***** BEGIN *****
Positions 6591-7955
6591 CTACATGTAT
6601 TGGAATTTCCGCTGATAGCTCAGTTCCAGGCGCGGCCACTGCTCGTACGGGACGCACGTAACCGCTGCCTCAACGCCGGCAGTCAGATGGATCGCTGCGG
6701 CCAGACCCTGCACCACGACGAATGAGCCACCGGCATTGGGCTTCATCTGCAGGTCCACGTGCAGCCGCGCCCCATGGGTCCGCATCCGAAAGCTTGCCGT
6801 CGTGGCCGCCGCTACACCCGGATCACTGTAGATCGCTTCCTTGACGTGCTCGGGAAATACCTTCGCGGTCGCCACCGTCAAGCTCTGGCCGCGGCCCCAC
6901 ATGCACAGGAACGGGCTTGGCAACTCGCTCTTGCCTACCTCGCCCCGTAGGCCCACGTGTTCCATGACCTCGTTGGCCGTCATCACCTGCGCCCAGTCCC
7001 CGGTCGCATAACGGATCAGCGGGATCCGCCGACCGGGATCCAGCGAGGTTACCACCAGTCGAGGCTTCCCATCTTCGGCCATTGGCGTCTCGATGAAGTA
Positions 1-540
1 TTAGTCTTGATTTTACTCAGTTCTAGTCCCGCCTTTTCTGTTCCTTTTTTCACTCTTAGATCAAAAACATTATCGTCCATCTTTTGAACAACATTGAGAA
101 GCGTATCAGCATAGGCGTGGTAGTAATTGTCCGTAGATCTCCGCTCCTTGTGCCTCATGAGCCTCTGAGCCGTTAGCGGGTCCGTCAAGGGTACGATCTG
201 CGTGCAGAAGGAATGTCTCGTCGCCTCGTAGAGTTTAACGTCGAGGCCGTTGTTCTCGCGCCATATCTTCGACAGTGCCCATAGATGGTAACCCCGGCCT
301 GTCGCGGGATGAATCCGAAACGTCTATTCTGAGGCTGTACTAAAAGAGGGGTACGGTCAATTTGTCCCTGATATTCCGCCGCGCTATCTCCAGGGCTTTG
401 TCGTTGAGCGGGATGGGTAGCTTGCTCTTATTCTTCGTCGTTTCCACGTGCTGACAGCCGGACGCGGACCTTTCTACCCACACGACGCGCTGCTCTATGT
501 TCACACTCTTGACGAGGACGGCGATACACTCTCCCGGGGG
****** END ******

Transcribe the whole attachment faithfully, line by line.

Positions 6591-7955
6591 CTACATGTAT
6601 TGGAATTTCCGCTGATAGCTCAGTTCCAGGCGCGGCCACTGCTCGTACGGGACGCACGTAACCGCTGCCTCAACGCCGGCAGTCAGATGGATCGCTGCGG
6701 CCAGACCCTGCACCACGACGAATGAGCCACCGGCATTGGGCTTCATCTGCAGGTCCACGTGCAGCCGCGCCCCATGGGTCCGCATCCGAAAGCTTGCCGT
6801 CGTGGCCGCCGCTACACCCGGATCACTGTAGATCGCTTCCTTGACGTGCTCGGGAAATACCTTCGCGGTCGCCACCGTCAAGCTCTGGCCGCGGCCCCAC
6901 ATGCACAGGAACGGGCTTGGCAACTCGCTCTTGCCTACCTCGCCCCGTAGGCCCACGTGTTCCATGACCTCGTTGGCCGTCATCACCTGCGCCCAGTCCC
7001 CGGTCGCATAACGGATCAGCGGGATCCGCCGACCGGGATCCAGCGAGGTTACCACCAGTCGAGGCTTCCCATCTTCGGCCATTGGCGTCTCGATGAAGTA
Positions 1-540
1 TTAGTCTTGATTTTACTCAGTTCTAGTCCCGCCTTTTCTGTTCCTTTTTTCACTCTTAGATCAAAAACATTATCGTCCATCTTTTGAACAACATTGAGAA
101 GCGTATCAGCATAGGCGTGGTAGTAATTGTCCGTAGATCTCCGCTCCTTGTGCCTCATGAGCCTCTGAGCCGTTAGCGGGTCCGTCAAGGGTACGATCTG
201 CGTGCAGAAGGAATGTCTCGTCGCCTCGTAGAGTTTAACGTCGAGGCCGTTGTTCTCGCGCCATATCTTCGACAGTGCCCATAGATGGTAACCCCGGCCT
301 GTCGCGGGATGAATCCGAAACGTCTATTCTGAGGCTGTACTAAAAGAGGGGTACGGTCAATTTGTCCCTGATATTCCGCCGCGCTATCTCCAGGGCTTTG
401 TCGTTGAGCGGGATGGGTAGCTTGCTCTTATTCTTCGTCGTTTCCACGTGCTGACAGCCGGACGCGGACCTTTCTACCCACACGACGCGCTGCTCTATGT
501 TCACACTCTTGACGAGGACGGCGATACACTCTCCCGGGGG